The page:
If you read the News section of the Atlantic Rowing Race website, you will see that it is headed: Come in Boat No.15 - Sedna Solo. Also mentioned is the fact that once the boats arrive, further scrutineering takes place to assess whether any race penalties would be applied. As Roz has not had any assistance to date, one thing that will be examined is the status of her fresh water ballast bottles. As you can see in the picture, the bottles were sealed before departing from La Gomera. If water-making gadgets break down crews need to use their ballast for drinking water, and this incurs penalty points. Up to the point where we lost contact, I do not think that Roz had had to use any of hers. Since then, has she, or hasn't she? That is the question.
Today arriving home about 4.30pm, I checked the Woodvale site to see what mileage Roz had done, and was dismayed to see no sign of movement since first thing this morning. A phone call to Teresa at Woodvale sorted that out. Apparently the battery of the first beacon that Roz had been using since November 30th had run flat. She had switched to another beacon, but this had not yet been 'tuned in' to the Woodvale software. What a relief! By 5pm she had done 27 miles, and being 4 hours behind GMT still had some hours of daylight left. She is also very very near to latitude 17. The signs are good.
Grateful thanks to people for more delightful messages (e.g. it's increasingly difficult to live and work with all fingers and toes crossed!), and those who have recently made contributions to the Prince's Trust. A reminder to those who have paid for a place at The Party that they will need to bring along photographic identification on the night. Details of the party on the home page of Roz' website, including a pdf file of the invite which can be downloaded.
|Atlantic Row Part 4||
01 Mar 2006
If you watched the TV programmes about Ben Fogle and James Cracknell you may recall seeing Ben on the deck of their boat punching the air and shouting those words. When I saw that Roz had done 44 miles yesterday, and moved up to 1655.74 degrees of latitude it all seemed so exciting and a real beginning to count down. Combined with my own preparations to fly there, confirmation of accommodation and other vital details, I can hardly wait! A few more days to go yet.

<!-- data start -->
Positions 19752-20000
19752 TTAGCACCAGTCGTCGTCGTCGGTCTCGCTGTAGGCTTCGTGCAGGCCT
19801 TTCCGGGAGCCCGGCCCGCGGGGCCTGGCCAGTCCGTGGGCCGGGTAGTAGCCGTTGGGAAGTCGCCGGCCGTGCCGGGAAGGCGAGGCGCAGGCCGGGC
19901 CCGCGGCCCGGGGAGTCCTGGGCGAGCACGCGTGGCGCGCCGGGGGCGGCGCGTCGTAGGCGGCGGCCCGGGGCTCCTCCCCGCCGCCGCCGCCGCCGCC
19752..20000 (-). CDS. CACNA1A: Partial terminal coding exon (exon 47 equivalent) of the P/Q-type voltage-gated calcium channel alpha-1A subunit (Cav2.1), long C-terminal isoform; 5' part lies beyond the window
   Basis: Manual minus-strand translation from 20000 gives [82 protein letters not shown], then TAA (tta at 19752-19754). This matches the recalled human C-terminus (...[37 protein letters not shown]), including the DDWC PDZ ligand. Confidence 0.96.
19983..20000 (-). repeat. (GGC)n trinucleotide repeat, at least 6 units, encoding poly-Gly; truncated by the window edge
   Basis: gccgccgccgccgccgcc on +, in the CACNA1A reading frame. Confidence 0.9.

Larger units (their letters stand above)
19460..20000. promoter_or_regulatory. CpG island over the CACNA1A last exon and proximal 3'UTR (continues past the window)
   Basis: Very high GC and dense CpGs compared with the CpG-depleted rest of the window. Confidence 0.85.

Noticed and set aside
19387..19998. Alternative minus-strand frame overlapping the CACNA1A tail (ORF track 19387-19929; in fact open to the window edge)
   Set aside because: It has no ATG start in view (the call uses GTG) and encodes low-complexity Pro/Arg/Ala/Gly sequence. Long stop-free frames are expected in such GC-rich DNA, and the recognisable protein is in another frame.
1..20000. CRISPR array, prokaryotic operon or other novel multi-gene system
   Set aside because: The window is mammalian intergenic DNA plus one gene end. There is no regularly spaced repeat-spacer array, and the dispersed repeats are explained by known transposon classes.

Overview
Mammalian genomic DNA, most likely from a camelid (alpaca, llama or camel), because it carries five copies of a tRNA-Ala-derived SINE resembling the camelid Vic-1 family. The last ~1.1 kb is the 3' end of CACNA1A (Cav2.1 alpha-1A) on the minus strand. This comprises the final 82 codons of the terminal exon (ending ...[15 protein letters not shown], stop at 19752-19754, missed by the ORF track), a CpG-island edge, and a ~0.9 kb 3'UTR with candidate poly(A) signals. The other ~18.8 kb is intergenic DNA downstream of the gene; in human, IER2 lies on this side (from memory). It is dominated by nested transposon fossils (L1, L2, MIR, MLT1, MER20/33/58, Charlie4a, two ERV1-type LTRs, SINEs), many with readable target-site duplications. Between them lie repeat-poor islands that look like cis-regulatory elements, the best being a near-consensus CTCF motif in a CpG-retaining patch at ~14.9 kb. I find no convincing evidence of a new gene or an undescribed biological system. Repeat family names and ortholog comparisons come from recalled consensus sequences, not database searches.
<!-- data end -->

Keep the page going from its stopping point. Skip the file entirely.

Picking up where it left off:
There may be a day or two without a dispatch, but I promise that there will be some news and pictures when the BIG DAY arrives. There are still a few more sponsored miles on the list - one received today - so before I depart I will give the names. Two of them are actually after arrival in Antigua, presumably to be celebrated at English Harbour.
No news from Roz, and, of course, no news from Monty. I was looking through our photographs and came across this one that I took of Monty and his lifejacket, sitting on an alpaca skin seat cover. Roz had asked me to make a lifejacket for Monty in the same colours as hers - red and blue. I was not sure how to get hold of small pieces of red and blue material until I saw something outside a charity shop on a bargain rail. It was a pair of dungarees for a toddler and cost me all of 50p. My apologies to Asda and "George", but the little sign on the front bib just seemed appropriate "I am a Winner" and the number 23. Roz' birthday is on the 23rd. When Roz finishes the voyage she will be a winner, but let us not forget that Monty too has endured the crossing!
(For overseas guests, Asda supermarkets are owned by Wal-Mart and George is the brand name of the clothes they sell.)
Miles rowed today so far: 34
|Atlantic Row Part 4||